NU Online News Service, Dec. 14, 2:53 p.m. EST

The House last night passed a five-year National Flood Insurance Program extension as part of a larger, controversial bill extending some tax cuts while also seeking budget cuts.

House Republicans tucked the House version of a long-term NFIP extension, which had already been passed in July, into the “Middle Class Tax Relief & Job Creation Act of 2011,” which passed last night by a 234-193 vote mostly along party lines.

The NFIP extension is included in the bill as a “pay-for,” with Republicans calculating that reforms to the program would reduce the deficit by $4.5 billion over 10 years.

Previously, when the bill was introduced in the House, an industry lobbyist questioned the math involved in saying passing the NFIP reauthorization would save this amount of money when the program currently owes the Treasury almost $18 billion due to losses created by paying claims from Hurricanes Katrina and Rita in 2005.

The NFIP extension is only a small part of the bill, which also includes House Republicans’ demands for budget cuts in exchange for their support on extending expiring tax cuts.

Other parts of the bill are unlikely to gain favor among Senate Democrats and the Obama administration. News reports indicate that Senate Majority Leader Harry Reid, D-Nev., wants to call a quick vote to reject the House bill. Pres. Obama has also indicated he would veto the measure.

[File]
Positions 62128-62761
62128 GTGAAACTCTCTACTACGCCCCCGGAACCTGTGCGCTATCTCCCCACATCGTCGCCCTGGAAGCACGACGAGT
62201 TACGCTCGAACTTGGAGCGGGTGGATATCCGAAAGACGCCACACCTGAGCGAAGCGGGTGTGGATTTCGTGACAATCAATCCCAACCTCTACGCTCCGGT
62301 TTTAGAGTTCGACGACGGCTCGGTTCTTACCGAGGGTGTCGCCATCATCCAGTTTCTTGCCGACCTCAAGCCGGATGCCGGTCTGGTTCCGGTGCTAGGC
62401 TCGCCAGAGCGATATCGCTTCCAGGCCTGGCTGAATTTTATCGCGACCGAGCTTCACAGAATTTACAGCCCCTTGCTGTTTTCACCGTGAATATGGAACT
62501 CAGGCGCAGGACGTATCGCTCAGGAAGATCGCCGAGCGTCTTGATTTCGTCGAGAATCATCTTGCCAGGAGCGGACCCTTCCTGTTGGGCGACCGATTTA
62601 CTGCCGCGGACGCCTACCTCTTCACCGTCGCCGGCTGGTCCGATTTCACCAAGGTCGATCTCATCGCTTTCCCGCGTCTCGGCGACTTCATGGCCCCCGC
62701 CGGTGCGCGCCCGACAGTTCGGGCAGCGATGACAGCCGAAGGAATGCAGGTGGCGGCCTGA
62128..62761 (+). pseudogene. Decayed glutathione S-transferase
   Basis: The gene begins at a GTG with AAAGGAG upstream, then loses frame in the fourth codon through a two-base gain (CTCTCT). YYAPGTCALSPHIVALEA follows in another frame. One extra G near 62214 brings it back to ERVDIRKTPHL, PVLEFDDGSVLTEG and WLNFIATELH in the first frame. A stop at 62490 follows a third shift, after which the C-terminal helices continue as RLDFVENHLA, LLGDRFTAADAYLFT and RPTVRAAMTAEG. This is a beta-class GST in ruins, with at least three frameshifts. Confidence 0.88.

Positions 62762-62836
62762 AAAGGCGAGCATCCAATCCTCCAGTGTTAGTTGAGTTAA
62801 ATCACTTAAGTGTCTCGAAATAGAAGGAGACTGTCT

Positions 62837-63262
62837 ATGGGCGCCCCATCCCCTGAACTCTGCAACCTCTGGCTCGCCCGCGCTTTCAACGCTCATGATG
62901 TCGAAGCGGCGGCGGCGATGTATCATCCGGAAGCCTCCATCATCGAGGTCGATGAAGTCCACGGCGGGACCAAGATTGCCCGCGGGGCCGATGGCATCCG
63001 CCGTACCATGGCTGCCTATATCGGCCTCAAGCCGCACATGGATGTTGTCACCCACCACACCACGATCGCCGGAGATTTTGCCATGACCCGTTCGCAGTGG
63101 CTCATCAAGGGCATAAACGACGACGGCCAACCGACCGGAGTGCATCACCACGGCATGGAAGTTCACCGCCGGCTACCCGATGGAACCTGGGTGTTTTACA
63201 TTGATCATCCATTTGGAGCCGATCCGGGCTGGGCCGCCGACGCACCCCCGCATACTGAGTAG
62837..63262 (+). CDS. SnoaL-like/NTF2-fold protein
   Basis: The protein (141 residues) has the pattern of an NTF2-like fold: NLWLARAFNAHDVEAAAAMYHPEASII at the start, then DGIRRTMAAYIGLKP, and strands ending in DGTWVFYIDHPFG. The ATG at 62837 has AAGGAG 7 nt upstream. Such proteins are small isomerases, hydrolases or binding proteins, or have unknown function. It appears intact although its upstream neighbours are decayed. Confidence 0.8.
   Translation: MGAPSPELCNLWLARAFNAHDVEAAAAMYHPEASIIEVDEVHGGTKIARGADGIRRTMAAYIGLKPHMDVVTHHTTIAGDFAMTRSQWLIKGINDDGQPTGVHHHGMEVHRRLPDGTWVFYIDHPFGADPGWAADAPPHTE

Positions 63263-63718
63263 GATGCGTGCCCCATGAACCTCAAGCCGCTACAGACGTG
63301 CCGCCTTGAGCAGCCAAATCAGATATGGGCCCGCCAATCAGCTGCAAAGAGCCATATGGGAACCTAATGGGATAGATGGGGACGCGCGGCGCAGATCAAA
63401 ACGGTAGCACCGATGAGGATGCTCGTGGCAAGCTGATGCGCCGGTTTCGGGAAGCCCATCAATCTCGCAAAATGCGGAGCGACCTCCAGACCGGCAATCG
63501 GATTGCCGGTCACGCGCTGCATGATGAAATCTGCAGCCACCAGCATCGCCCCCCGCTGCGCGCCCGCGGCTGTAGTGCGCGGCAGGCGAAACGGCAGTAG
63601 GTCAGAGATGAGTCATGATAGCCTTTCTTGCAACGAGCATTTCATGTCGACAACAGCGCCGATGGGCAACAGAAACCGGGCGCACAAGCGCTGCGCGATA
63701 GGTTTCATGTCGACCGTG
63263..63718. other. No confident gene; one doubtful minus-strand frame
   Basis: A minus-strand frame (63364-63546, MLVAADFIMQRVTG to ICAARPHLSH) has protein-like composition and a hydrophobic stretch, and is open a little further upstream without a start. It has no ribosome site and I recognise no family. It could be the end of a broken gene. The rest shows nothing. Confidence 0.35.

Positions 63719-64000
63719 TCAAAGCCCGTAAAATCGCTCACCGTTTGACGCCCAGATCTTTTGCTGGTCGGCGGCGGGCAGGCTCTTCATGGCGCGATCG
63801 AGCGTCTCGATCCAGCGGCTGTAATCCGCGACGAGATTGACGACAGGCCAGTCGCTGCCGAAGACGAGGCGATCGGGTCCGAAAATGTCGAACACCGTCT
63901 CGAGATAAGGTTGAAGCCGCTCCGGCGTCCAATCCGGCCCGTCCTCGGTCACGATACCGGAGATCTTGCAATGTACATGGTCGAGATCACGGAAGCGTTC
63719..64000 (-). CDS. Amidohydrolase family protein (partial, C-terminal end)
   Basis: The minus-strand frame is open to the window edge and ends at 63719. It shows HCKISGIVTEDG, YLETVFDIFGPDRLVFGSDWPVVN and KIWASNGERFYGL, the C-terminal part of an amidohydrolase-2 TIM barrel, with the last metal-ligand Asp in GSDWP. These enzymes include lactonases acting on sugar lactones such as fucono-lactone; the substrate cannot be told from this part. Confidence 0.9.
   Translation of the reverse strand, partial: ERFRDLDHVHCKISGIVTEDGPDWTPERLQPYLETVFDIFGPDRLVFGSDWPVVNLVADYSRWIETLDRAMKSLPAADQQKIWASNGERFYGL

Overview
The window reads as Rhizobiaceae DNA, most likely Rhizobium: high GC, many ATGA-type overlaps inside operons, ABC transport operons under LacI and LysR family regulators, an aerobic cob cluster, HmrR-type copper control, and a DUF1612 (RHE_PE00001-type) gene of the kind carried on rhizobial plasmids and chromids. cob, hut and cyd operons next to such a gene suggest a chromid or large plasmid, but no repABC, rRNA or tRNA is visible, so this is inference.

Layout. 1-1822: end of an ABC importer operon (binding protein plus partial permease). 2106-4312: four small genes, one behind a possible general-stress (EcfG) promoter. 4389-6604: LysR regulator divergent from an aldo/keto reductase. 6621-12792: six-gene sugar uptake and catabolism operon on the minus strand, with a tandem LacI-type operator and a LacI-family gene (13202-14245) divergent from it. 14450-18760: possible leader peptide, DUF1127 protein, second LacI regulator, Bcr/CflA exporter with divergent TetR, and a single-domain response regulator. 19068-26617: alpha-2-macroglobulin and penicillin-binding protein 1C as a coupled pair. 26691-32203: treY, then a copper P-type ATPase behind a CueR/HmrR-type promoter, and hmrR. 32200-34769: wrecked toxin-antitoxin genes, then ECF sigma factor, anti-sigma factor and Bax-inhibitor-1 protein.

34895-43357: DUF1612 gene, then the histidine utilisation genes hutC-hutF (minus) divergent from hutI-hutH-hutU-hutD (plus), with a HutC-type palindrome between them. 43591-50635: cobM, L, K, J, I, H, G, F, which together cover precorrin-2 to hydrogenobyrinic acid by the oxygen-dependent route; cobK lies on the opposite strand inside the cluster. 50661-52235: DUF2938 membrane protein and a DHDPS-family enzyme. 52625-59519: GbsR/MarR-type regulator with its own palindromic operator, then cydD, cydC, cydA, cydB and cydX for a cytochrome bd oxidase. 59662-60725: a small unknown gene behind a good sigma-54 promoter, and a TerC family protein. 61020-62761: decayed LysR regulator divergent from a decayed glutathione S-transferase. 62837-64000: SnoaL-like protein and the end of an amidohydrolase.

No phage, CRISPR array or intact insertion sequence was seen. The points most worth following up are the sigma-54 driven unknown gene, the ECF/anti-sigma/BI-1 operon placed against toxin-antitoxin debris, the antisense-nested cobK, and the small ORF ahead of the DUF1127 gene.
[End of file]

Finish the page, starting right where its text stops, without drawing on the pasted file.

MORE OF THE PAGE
However, Matt Brady, a spokesman for the National Association of Mutual Insurance Companies, says Senate Minority Leader Mitch McConnell, R-Ky., has blocked the payroll tax bill vote, saying he wants to focus on a separate omnibus spending bill first to avoid a government shutdown. 

The Senate did pass a short-term NFIP reauthorization earlier this month that would extend the program until the end of May 2012. That bill has not yet been taken up by the House.

The Senate Banking Committee advanced a long-term extension in September that is similar to the House’s long-term bill, but the full Senate has not taken it up yet. 

The NFIP faces a Dec. 16 deadline before the program lapses. 

Brady says, “One way or another, they’ll reach a resolution. It’s just a question of what that resolution would be.”

He notes that “everything is up in the air” at the moment, but he says he expects Congress is aware that an extension is needed before Dec. 16. While he says an ideal situation would be a long-term extension that includes reforms, he adds Congress should, at the bare minimum, pass a short-term extension.